- T. Duning, H. Kugel, R. Menke, and S. Knecht, “Diffusion-weighted magnetic resonance imaging at 3.0 Tesla in alcohol intoxication,” Psychiatry Research, vol. 163, no. 1, pp. 52–60, 2008.
- L. Rueckert and J. Grafman, “Sustained attention deficits in patients with right frontal lesions,” Neuropsychologia, vol. 34, no. 10, pp. 953–963, 1996.
- M. F. Kraus and P. M. Maki, “Effect of amantadine hydrochloride on symptoms of frontal lobe dysfunction in brain injury: case studies and review,” Journal of Neuropsychiatry and Clinical Neurosciences, vol. 9, no. 2, pp. 222–230, 1997.
- E. Adalsteinsson, E. V. Sullivan, D. Mayer, and A. Pfefferbaum, “In vivo quantification of ethanol kinetics in rat brain,” Neuropsychopharmacology, vol. 31, no. 12, pp. 2683–2691, 2006.
- O. A. C. Petroff, E. J. Novotny, T. Ogino, M. Avison, and J. W. Prichard, “In vivo measurements of ethanol concentration in rabbit brain by 1H magnetic resonance spectroscopy,” Journal of Neurochemistry, vol. 54, no. 4, pp. 1188–1195, 1990.
- M. Aschner, L. Mutkus, and J. W. Allen, “Aspartate and glutamate transport in acutely and chronically ethanol exposed neonatal rat primary astrocyte cultures,” NeuroToxicology, vol. 22, no. 5, pp. 601–605, 2001.
- J. P. Cousins, “Clinical MR spectroscopy: fundamentals, current applications, and future potential,” American Journal of Roentgenology, vol. 164, no. 6, pp. 1337–1347, 1995.
- J. Urenjak, S. R. Williams, D. G. Gadian, and M. Noble, “Proton nuclear magnetic resonance spectroscopy unambiguously identifies different neural cell types,” Journal of Neuroscience, vol. 13, no. 3, pp. 981–989, 1993.
- R. Denays, S. L. Chao, R. Mathur-Devre et al., “Metabolic changes in the rat brain after acute and chronic ethanol intoxication: a 31P NMR spectroscopy study,” Magnetic Resonance in Medicine, vol. 29, no. 6, pp. 719–723, 1993.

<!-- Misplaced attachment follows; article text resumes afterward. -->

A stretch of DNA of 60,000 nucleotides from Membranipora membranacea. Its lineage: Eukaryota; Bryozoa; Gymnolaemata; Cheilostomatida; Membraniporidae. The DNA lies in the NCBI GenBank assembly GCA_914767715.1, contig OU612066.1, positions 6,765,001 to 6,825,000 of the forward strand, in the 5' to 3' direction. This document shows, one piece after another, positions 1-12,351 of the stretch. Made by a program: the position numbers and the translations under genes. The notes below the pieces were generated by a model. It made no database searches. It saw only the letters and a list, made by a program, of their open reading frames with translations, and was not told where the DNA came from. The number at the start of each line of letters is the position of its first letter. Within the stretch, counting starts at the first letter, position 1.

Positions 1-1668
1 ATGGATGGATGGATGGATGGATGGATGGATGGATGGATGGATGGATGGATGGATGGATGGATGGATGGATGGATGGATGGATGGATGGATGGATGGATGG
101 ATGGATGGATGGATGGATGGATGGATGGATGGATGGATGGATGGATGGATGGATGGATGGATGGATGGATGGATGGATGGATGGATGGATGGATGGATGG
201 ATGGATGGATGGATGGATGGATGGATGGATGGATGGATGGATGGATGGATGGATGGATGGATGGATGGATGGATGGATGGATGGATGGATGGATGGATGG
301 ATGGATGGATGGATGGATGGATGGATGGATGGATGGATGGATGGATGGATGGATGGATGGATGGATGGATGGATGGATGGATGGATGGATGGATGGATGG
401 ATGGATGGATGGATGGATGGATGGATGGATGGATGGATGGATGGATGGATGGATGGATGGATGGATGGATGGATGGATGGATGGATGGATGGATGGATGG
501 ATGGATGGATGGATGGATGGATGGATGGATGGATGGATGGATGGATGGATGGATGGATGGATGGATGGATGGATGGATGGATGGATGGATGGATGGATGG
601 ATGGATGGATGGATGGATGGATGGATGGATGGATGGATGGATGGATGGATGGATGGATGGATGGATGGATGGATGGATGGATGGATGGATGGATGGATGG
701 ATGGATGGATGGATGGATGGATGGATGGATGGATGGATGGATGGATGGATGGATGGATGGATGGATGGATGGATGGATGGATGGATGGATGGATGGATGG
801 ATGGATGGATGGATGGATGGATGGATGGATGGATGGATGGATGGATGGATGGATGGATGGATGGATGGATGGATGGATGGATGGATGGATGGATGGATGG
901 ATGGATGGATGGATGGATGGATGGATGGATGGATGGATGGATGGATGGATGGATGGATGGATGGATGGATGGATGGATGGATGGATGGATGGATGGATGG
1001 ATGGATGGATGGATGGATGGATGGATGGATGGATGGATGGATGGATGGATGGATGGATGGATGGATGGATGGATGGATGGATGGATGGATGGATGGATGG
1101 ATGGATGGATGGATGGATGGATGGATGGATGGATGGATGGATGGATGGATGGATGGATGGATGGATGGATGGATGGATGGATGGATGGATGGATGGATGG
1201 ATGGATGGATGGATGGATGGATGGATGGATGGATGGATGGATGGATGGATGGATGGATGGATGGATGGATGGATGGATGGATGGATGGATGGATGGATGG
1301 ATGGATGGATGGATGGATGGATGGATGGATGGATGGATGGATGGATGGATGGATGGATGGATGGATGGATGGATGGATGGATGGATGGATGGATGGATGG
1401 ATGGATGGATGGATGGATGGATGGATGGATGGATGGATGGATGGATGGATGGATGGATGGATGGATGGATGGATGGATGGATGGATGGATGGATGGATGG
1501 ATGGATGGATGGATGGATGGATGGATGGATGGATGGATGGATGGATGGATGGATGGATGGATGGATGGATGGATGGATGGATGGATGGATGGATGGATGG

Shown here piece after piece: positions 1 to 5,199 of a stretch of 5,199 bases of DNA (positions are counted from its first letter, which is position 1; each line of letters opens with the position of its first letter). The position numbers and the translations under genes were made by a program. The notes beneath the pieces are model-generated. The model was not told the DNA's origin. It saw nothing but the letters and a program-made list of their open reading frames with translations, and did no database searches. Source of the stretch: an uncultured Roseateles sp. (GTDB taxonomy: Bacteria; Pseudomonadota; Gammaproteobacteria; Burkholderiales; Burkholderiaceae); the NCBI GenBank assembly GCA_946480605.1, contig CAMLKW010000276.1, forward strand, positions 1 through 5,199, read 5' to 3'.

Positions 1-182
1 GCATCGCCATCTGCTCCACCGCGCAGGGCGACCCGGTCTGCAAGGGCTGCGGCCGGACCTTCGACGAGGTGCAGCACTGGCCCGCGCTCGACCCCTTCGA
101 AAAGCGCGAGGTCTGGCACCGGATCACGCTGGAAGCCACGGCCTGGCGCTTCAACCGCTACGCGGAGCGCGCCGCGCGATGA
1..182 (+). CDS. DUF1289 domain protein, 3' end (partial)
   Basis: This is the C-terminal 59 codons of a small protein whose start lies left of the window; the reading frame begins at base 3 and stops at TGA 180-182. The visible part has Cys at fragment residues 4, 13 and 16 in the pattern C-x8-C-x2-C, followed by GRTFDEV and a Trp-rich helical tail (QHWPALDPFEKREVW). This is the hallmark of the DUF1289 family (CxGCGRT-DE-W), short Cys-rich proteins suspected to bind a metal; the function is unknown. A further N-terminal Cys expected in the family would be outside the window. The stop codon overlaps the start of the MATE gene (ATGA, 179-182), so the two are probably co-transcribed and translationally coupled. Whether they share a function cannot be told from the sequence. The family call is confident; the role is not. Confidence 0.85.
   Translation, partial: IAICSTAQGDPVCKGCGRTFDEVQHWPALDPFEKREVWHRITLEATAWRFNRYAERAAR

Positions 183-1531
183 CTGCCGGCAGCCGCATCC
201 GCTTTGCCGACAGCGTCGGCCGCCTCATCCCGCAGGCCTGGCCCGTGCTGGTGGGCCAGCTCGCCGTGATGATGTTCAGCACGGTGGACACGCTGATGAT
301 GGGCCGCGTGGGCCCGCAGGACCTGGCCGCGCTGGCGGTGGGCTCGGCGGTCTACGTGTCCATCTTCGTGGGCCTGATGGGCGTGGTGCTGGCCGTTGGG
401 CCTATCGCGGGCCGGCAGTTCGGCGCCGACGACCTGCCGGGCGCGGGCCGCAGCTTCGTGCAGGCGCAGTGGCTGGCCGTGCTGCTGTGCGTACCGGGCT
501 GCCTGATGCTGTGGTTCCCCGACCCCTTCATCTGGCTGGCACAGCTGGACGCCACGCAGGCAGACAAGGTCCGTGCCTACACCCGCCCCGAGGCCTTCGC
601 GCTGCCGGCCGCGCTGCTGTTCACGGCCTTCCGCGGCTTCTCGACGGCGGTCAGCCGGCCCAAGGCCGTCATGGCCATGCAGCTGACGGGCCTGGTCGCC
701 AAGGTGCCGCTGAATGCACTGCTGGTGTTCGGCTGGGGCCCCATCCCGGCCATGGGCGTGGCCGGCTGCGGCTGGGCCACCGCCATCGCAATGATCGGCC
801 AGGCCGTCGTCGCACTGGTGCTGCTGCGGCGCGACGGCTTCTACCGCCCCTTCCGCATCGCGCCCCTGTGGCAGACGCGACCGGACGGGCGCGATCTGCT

- D.-W. Lee, S.-Y. Kim, T. Lee et al., “Ex vivo detection for chronic ethanol consumption-induced neurochemical changes in rats,” Brain Research, vol. 1429, pp. 134–144, 2012.
- M. F. Olive, K. K. Mehmert, R. O. Messing, and C. W. Hodge, “Reduced operant ethanol self-administration and in vivo mesolimbic dopamine responses to ethanol in PKCε-deficient mice,” European Journal of Neuroscience, vol. 12, no. 11, pp. 4131–4140, 2000.
- B. Moghaddam and M. L. Bolinao, “Biphasic effect of ethanol on extracellular accumulation of glutamate in the hippocampus and the nucleus accumbens,” Neuroscience Letters, vol. 178, no. 1, pp. 99–102, 1994.
- M. Selim and C. W. Bradberry, “Effect of ethanol on extracellular 5-HT and glutamate in the nucleus accumbens and prefrontal cortex: comparison between the Lewis and Fischer 344 rat strains,” Brain Research, vol. 716, no. 1-2, pp. 157–164, 1996.
- Q.-S. Yan, M. E. A. Reith, S. G. Yan, and P. C. Jobe, “Effect of systemic ethanol on basal and stimulated glutamate releases in the nucleus accumbens of freely moving Sprague-Dawley rats: a microdialysis study,” Neuroscience Letters, vol. 258, no. 1, pp. 29–32, 1998.
- J. W. Pan and K. Takahashi, “Interdependence of N-acetyl aspartate and high-energy phosphates in healthy human brain,” Annals of Neurology, vol. 57, no. 1, pp. 92–97, 2005.
- B. C. Schweinsburg, M. J. Taylor, O. M. Alhassoon et al., “Chemical pathology in brain white matter of recently detoxified alcoholics: a1H magnetic resonance spectroscopy investigation of alcohol-associated frontal lobe injury,” Alcoholism, vol. 25, no. 6, pp. 924–934, 2001.
- J. Vion-Dury, D. J. Meyerhoff, P. J. Cozzone, and M. W. Weiner, “What might be the impact on neurology of the analysis of brain metabolism by in vivo magnetic resonance spectroscopy?” Journal of Neurology, vol. 241, no. 6, pp. 354–371, 1994.